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The Books of High Summer
By Laura Kalpakian
Iâ€™ve often thought the Perfect Summer would be three whole months to do nothing but sit in some lovely place, a garden of some sort, and read Remembrance of Things Past. Yes, all three volumes. It would take three nonstop months, the reading itself is so rich, so redolent that you (that is, I) have to stop every page or so just to savor the prose, the thought or image. This is slow, delightful going.
So far life has not offered me that perfect summer. I have had to dip in and out of Proustâ€™s classic as best I can, but over the years I return every other summer to two novels that were key to me not simply as a reader, but as a writer. For me, they are synonymous with summer.
I first read The Great Gatsby on a place called Picnic Hill where I went to college. It was a secret sort of place, shaded by tall, scraggly eucalyptus trees, set back from the old Citrus Experiment Station. I had it to myself. I read the whole novel in one afternoon.
Gatsby was the only novel assigned in a summer school history course called The Twenties. (Another text was called the Era of Republican Ascendancy which gives you some notion of the general snooze level of the course.) Iâ€™ve always been glad I took that course. I might have read Gatsby under other circumstances, but that summer afternoon started my long love affair with the works of F. Scott Fitzgerald. Like many love affairs, this one had many disappointments, but I was also introduced to a huge array of other authors, both before Fitzgerald and after him, whose work delighted my imagination and gave me much to think about as a reader and a wannabe writer.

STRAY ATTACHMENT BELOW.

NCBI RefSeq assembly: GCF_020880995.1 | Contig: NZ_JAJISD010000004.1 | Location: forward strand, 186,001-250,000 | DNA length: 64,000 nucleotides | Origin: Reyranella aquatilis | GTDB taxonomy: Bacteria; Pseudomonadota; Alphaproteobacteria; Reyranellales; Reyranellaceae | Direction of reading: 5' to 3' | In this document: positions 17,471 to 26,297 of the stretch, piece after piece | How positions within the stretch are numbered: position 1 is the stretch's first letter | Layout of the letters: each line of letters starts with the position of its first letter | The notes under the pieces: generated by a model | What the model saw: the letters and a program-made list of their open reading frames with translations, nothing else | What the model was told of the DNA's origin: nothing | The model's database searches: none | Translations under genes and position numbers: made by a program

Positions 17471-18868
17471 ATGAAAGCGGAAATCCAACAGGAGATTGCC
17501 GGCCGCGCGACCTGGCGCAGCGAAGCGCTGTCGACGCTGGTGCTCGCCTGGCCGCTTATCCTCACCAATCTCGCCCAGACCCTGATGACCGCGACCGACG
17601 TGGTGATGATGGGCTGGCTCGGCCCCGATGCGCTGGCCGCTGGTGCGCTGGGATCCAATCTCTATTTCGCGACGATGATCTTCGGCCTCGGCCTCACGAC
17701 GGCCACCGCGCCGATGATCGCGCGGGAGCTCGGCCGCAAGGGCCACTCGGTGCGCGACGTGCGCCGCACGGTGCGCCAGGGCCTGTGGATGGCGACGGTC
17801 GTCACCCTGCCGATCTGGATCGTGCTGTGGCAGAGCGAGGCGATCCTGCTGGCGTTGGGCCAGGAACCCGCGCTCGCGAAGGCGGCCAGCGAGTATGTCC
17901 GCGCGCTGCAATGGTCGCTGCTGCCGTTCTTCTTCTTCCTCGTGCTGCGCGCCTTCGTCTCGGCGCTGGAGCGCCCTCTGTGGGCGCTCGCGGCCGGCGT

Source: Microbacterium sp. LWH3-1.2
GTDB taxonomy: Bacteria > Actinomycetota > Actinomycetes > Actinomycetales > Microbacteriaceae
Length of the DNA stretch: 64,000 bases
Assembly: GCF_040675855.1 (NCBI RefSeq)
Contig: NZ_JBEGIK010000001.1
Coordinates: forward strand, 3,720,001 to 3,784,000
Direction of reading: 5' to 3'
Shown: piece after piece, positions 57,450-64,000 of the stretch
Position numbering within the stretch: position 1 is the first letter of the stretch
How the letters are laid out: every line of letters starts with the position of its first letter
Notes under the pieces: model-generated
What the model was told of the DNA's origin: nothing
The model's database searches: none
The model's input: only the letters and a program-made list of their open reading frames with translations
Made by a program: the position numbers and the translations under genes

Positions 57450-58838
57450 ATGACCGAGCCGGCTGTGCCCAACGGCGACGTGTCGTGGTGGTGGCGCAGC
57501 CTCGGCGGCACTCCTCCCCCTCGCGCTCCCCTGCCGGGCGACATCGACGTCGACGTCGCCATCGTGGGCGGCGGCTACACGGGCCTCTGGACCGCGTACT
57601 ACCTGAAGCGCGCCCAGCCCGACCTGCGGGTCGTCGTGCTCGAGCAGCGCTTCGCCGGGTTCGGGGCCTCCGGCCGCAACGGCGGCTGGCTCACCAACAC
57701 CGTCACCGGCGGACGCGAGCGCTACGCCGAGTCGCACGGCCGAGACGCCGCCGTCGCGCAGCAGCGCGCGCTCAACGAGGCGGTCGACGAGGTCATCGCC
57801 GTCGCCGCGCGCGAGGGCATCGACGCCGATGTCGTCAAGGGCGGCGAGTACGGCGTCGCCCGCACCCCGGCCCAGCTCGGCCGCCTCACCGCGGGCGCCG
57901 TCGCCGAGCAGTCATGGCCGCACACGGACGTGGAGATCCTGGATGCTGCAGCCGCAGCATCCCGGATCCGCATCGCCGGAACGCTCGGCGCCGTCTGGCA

Gatsby is fitting summertime reading. After all there are all those parties, that summer at Gatsbyâ€™s house, and the book, literally takes place between the summer solstice (see Daisyâ€™s bit of conversation in chapter one) to Labor Day. Gatsby takes his last swim the day after Labor Day in September. I can teach this book in winter, but I cannot read it in winter.
My other favorite, obligatory summertime read is a very different sort of book, Virginia Woolfâ€™s small masterpiece, To the Lighthouse. Most of this novel takes place on one evening in the summer of about 1904 with a large, noisy family and their guests at the Ramsay summer house on the coast of England.
Whereas Gatsby is like a lively cocktail, easily downed, To the Lighthouse is demanding. I read it originally in grad school (where it was not assigned; Jacques Derrida was assigned, which also gives you some notion of the snooze level). I first read To the Lighthouse in what you might call a grad student fashion: that is, I plowed through it as quickly as I possibly could.
Then I came to the line in which Mrs. Ramsay had died. And thatâ€™s all it is, just a line, a throw-away line, not a great weeping farewell, not a momentous loss, just there among the detritus of everyday life, Mrs. Ramsay died. Not possible! Mrs. Ramsay! I was stunned as if Iâ€™d known her personally and her death was a shock! Certain that I must have missed something important in my fast read, I immediately went back to the beginning, and this time I really read what Woolf had written. I slowly gave myself up to the novel.
In fact, I had not missed anything. Mrs. Ramsay dies. They never get to the lighthouse no matter how many times I read it. But as a reader and indeed, a writer, I was never the same.